By now, despite the loss of Curi, Castagner had a well-established pattern of play with key elements of his squad in place. The goalkeeper Nello Malizia had been with the cub since 1974, after joining from Maceratese and was a reliable stopper. In front of him, patrolling behind the back three was Pierluigi Frosio, confident on the ball, pacey and with an ability to read the game that meshed with Castagner’s format of playing. In front of him was the established backline that often featured the moustachioed hard man of the team, Michele Nappi, alongside Mauro Della Martira and Antonio Ceccarini. Well-drilled by Castagner it was the defence upon which Perugia’s season of miracles would be broadly built.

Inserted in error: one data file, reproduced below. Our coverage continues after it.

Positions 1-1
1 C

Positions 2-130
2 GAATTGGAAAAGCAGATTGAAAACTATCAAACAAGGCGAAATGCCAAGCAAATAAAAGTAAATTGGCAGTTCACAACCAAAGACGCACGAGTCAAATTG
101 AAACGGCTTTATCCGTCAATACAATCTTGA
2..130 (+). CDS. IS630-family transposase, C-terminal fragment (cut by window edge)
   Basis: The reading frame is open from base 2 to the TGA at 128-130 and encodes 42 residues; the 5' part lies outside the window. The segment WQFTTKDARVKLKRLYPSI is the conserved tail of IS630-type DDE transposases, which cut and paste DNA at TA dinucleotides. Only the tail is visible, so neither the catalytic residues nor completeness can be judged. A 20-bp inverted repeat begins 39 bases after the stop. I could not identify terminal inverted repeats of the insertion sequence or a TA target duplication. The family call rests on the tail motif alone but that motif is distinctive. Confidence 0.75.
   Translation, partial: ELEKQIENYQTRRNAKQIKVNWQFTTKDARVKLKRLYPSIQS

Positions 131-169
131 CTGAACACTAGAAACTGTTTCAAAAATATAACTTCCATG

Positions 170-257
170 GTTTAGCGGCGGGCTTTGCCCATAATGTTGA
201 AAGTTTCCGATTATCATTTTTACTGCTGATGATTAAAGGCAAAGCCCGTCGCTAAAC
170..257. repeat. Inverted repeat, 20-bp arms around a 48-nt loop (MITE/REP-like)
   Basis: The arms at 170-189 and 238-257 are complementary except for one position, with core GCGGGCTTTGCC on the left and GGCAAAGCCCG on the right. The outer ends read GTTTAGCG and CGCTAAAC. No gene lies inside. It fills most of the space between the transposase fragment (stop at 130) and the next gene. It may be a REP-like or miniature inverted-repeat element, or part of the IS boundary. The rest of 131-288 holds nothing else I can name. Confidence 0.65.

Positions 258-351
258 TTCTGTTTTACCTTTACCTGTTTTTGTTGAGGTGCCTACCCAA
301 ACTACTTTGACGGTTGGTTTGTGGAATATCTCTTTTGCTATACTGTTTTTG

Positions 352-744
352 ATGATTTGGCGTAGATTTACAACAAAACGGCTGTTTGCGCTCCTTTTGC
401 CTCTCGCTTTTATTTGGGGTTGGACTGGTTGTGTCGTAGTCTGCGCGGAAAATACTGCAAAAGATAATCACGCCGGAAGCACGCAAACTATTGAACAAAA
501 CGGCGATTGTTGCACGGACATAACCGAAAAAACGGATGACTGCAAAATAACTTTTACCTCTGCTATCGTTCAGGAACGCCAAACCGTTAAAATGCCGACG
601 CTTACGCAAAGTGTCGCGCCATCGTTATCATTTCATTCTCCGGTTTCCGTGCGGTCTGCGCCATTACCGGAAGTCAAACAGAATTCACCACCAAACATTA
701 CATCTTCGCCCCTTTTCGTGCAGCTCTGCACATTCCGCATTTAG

Before reaching the fortress of the Grifoni defence though, any would-be attackers would at first need to negotiate their way past the ‘dogs of war’ midfield pairing of the reliable Cesare Butti and the favourite of the fans, Paolo Dal Fiume. As with so many players lauded by fans Dal Fiume was hardly the most gifted of midfielders, but he gave everything for the cause, and fans everywhere take such players to their hearts. Perugia was no exception. The defence would concede a miserly 15 goals in the league in their majestic season. Had they possessed an attack of equal endeavour, the title would surely have fell into Umbrian hands.